No one need explain to a Björk devotee the irony inherent in the title of the singer’s first solo album released after the demise of The Sugarcubes. Her actual debut was released when she was all of eleven years old, she sang with numerous bands before breaking with the Sugarcubes, and had a featured spot on a jazz standards album by the Trio Gudumndar Ingolfssonar called Gling-Gló, which I hear is not a floor cleaner. Literal translations aside, however, Debut does mark the first appearance of the incarnation of Björk that we all know and love. I am just about to own my third copy of Debut as the first one I bought in 1993 was lost in a move, and the second one—the one I own now—is irreparably scratched, thus leading me to buy a third copy. I suppose this is an unintended argument for mp3s, but I digress. The point is, Debut is essential. At a time when grunge was just beginning to die and we needed to hear a new voice and sound, Björk came to our rescue.
Rather than continue with the quirky lyrics and phrasings of her former band, Björk instead opted to go in a different direction. For this she employed the help of producer Nellee Hooper, formerly of the Wild Bunch, to guide the album’s sound. That sound began with lead single, “Human Behavior,” a triumphant song in every sense. Pulsing rhythms lay the groundwork for lyrics about the confusing properties of people. The singer claimed that the song was told from the point of view of animals and that the animals would eventually win in the end. I, myself, tend to think of this entire album as being the diary of the girlfriend of The Man Who Fell to Earth. Björk is Bowie’s alter ego, viewing the world at a distance and trying to make sense of it. Michel Gondry directed the now famous video, essentially bringing him to prominence in the music video world.
“Crying,” on the other hand, is definitely a dance track, despite the inherent loneliness and sadness of the lyrics. It’s songs like this that led to the prominence of trip-hop in the early part of the ’90s with later successes by Massive Attack, Portishead and Tricky. “Venus as a Boy” is probably one of the most beloved songs in the Björk pantheon. Its forthright lyrics tell of the love of someone very special and a sexual connection that was intensely strong. All this is set to strings and melodic percussive instruments that lend it old world charm and an otherworldly feel. Recently, Corinne Bailey Rae covered the song quite ably. The one-two punch of “Crying” and “Venus” further support my theory of “The Pixie Who Fell to Earth” as she arrives lonely and confused, and then discovers the magic of love and sex. “There’s More to Life Than This” contains an odd transition that I’ve never heard employed in any other song, that being the sound of the singer leaving the room (and the music) behind and continuing to perform the song, then returning to finish.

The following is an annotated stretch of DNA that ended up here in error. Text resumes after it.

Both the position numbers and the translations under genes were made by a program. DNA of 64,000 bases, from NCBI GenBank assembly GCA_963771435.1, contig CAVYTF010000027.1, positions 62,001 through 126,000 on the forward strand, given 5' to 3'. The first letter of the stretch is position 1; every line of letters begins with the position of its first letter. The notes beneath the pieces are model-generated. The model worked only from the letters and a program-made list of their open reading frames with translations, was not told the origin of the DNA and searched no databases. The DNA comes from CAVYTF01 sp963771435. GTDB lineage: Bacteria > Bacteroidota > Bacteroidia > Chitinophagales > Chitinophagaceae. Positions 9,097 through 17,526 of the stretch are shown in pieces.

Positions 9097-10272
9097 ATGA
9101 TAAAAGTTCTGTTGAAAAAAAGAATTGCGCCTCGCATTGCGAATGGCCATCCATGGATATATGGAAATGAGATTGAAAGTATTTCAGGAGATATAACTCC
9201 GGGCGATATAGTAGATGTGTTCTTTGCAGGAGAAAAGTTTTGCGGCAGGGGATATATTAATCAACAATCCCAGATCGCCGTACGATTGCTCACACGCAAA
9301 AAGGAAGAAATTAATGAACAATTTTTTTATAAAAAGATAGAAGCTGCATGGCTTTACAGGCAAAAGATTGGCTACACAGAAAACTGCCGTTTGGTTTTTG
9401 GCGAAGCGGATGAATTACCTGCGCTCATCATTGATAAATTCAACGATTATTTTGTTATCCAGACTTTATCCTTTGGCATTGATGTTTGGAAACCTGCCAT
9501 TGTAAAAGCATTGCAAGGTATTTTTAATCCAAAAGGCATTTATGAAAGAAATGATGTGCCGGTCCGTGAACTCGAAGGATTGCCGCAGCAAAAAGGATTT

I’ve always love Chet Baker’s version of “Like Someone in Love,” but once I heard Björk’s version, it was all over. The song instantly became hers, intimate and touching set to only the music of a single harp. It’s back to the dancefloor for “Big Time Sensuality,” a house track to end all house tracks. The song depicts a relationship at its raw beginnings, the initial attraction, and the ability to get over the fear of taking the next step. She says it all when sings, “I don’t know my future after this weekend / and I don’t want to!” The song also marks the closest she comes to the growling vocals she became famous for with the Sugarcubes. “One Day” is more laid back, though not without the same primal beats to encourage one to dance. “Come to Me” is one of the most hypnotic songs that Björk has written, its measured beats entrancing you before voices and strings lull you into a deep, dreamlike state. “Violently Happy” tells the story of a lover who simply goes crazy without their partner by their side. The song picks up more steam and energy as the lover becomes more agitated with each passing second without their love.
Björk’s otherworldly voice, the recurring themes of varying human emotions, and the pulsating electronics all lend me to believe that she is actually an alien, or at least wants us to believe it’s so. Instead of merely observing us, our habits and quirks, she’s entertaining us by holding up a mirror to our own strange human lives. If I hadn’t actually seen Björk back in 1989, I’d swear that she wasn’t real, or that if she indeed was, she was, in fact, from another planet. So what have we learned? That Debut isn’t technically a debut, unless you follow the theory that Björk was inhabited by an alien between her stint in the Sugarcubes and her first successive solo album. We’ve learned that with every song of love and loneliness, Björk teaches us a little bit about ourselves. And finally, we’ve learned that, over time, great albums sometimes require being purchased many times.